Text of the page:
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Identifying Research Gaps and Questions with ChatGPT and Draw.IO

Every academic is looking for research gaps and open questions in their field. What if we could automate this in part by leveraging ChatGPT? This workflow will transform 20 loose pages of notes into an AI-generated mind-map. Research questions and gaps start to emerge automatically as we work with the visual diagram. Save yourself some anxiety and embarrassment as you say goodbye to disconnected Post-Its, Zotero annotations, and loose Microsoft docs.

Spot Research Gaps with AI Mindmaps

We will use a diagramming Draw.IO to organise and compile all your scattered notes and literature readings into one visual chart. You can easily identify research gaps and questions in five steps:

  1. Gather notes to create a research summary using ChatGPT
  2. Create a mind map using ChatGPT and Draw.IO
  3. Prompt ChatGPT to identify research questions from your summary and add it to the diagram
  4. Prompt ChatGPT to identify research gaps from your summary and add it to the diagram
  5. Design and re-arrange the final mind map

Before we get started, I invite you to subscribe to the Effortless Newsletter.

Step 1: Let’s create a research summary to feed into ChatGPT

You’ve done weeks of reading, and note-taking, and you feel lost in the weeds. You need to see the big picture once again. Let’s create a research summary from your accumulated and loose collection of notes. ChatGPT can summarise an overview and a status update of the long pieces of text (including draft manuscripts and scientific journal articles) that you have been writing down for weeks or months.

This is an example of what my notes look like from my Obsidian vault. It is okay if your notes are a combination of a numbered format, phrases, keywords, or acronyms.

Cut and paste your notes into a word processor to determine the word count

Use software that gives you a word count. Keep your notes under 3,000 words for the free version of ChatGPT 3.5. You can have as much as 25,000 words for ChatGPT 4.

Make sure you can track where you left off and where you want to continue again.

For example, Microsoft Word has a word count below the document screen.

You can find the word count of Microsoft Word at the bottom of the screen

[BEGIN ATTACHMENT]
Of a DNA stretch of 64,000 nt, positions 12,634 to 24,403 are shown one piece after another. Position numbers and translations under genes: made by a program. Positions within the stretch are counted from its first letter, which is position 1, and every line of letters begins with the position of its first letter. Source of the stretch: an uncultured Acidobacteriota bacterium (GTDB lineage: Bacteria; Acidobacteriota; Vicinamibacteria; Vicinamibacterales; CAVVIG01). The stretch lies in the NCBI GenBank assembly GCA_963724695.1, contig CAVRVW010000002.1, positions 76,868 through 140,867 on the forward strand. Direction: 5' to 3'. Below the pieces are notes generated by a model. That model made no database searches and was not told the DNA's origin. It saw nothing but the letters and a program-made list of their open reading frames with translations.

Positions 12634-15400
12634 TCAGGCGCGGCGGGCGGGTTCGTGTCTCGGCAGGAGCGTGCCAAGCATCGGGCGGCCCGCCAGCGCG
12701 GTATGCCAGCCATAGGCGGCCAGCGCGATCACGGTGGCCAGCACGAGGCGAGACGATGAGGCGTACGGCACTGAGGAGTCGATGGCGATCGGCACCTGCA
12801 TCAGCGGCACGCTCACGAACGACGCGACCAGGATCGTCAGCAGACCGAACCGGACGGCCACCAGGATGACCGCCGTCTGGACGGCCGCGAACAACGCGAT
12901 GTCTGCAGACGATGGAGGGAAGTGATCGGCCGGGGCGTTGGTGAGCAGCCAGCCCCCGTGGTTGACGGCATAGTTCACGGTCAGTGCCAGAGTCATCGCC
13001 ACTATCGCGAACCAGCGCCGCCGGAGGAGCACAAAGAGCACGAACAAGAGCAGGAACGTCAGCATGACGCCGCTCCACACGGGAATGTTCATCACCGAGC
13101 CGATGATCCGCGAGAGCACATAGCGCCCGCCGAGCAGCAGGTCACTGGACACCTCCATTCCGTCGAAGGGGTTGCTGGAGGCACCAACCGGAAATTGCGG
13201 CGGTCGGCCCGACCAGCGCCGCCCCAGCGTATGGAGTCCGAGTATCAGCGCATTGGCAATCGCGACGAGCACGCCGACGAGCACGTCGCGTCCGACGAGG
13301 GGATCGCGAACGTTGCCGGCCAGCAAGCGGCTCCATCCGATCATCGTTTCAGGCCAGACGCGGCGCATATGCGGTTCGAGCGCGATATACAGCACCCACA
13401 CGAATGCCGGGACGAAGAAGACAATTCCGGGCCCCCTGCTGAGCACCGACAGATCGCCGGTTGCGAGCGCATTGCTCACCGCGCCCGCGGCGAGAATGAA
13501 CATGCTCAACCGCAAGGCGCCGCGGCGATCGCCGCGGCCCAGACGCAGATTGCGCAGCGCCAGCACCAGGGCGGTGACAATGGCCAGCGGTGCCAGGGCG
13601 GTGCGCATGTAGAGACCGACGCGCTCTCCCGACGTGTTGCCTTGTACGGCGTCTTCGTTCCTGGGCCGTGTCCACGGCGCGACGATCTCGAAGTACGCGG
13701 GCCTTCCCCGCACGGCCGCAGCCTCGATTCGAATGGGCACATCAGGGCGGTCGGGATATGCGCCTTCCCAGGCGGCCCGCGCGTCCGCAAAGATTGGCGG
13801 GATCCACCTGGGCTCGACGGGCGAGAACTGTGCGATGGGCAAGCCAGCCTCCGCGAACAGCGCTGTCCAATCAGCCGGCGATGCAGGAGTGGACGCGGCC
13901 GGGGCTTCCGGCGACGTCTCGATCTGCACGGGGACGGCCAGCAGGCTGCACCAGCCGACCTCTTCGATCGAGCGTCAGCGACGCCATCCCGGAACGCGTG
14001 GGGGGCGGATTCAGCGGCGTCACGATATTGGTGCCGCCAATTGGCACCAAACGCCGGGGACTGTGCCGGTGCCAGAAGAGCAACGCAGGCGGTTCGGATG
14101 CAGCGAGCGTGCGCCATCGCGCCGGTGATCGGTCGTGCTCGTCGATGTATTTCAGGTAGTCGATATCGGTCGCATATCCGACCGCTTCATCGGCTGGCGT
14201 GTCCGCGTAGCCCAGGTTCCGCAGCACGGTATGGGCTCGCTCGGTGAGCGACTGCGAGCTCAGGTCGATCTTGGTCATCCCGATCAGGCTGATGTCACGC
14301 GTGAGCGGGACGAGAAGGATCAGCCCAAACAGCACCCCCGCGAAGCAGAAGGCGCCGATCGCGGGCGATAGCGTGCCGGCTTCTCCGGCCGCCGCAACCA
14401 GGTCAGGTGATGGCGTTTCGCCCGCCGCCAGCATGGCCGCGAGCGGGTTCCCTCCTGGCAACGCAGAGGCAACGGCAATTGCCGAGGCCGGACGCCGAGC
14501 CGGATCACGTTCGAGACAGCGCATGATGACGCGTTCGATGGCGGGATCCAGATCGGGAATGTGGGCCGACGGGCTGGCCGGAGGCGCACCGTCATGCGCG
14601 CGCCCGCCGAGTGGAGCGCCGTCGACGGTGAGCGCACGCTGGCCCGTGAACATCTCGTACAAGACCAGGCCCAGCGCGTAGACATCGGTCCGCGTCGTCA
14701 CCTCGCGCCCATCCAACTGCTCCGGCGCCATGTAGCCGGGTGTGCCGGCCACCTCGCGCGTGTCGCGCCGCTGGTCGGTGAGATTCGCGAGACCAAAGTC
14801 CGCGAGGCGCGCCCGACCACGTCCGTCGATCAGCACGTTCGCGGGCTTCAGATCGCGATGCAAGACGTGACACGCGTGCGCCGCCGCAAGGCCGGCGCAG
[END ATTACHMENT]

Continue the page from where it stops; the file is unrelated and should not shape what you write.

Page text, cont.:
If you highlight a block of text, Microsoft will count the words in the highlight and still show the total word count.

Paste your text into the ChatGPT window to generate your research summary

Once you select your text, paste it to the ChatGPT window. Ask ChatGPT for a summary. Use the simple prompt, “summarise.” You can see in my video that the text I inputted is very long. If you pause in the last second of the video, you can see how concise and short the ChatGPT summary is. Now you have an updated research summary.

Creating a research summary with ChatGPT using your notes.

However, this is not very useful yet if we want to identify missing connections and gaps. Our thinking processes rely on relationships and connections between ideas and concepts. This is the basis of the Effortless Note Taking system where connected reading and thinking form the bedrock of note-taking.

Step 2: Create a mind map from your text summary using ChatGPT

Once you obtain ChatGPT’s summary, paste it into your own note-taking system. Since this is based on YOUR content, you can have a higher degree of trust with the results. Use this to clean and review the status of your own research. Additionally linking connected concepts in your vault helps “anchor” this summary in the context of your research.

Summaries of your own work that you touch up manually or create from scratch are a great way or refreshing your memory and quite often creates new ideas – especially as the number of your notes starts to grow.

An example of an AI generated note and then stored in Obsidian so you could link key concepts into your notes

Feed ChatGPT with this prompt to produce a diagram syntax code

Once you have reviewed your text, let’s convert your research summary text into a visual chart. ChatGPT is great at generating a text-based diagram format called a mermaid diagram. We will take this code and translate it into a visual diagram next.

Here is a prompt to create the diagram:

Create a mermaid diagram out of the core concepts in this context and annotate the connections. Make sure that all relevant concepts are mentioned in the diagram. Make sure that the mermaid diagram: 1. Uses quotation marks around the connections 2. The node descriptions do not contain any parenthesis or special characters 3. That each line ends in a semicolon

Copy ChatGPT’s visual summary syntax code

Once you hit enter, ChatGPT will give you this code as a result. Copy the code with the button at the top right. We will use this to paste into a free diagramming tool called Draw.IO.

An example of how ChatGPT generates syntax code for a mermaid diagram ready to be placed in any software

Paste mermaid code into Draw.IO to display the initial mind map

Draw.IO is a free tool that you can use to create very elaborate diagrams and is indispensable to make sense of a big body of knowledge. If you link your account, you can save your drawings instantly in your preferred cloud drive. Or download the tool to your hard drive to work offline.

A really cool feature is that you can save your diagrams as editable SVG images. Those SVG images can be embedded into obsidian just like any other image. So you end up with an image directly in your notes, that you can keep editing with drawio at any point – perfect for what we are trying to do here.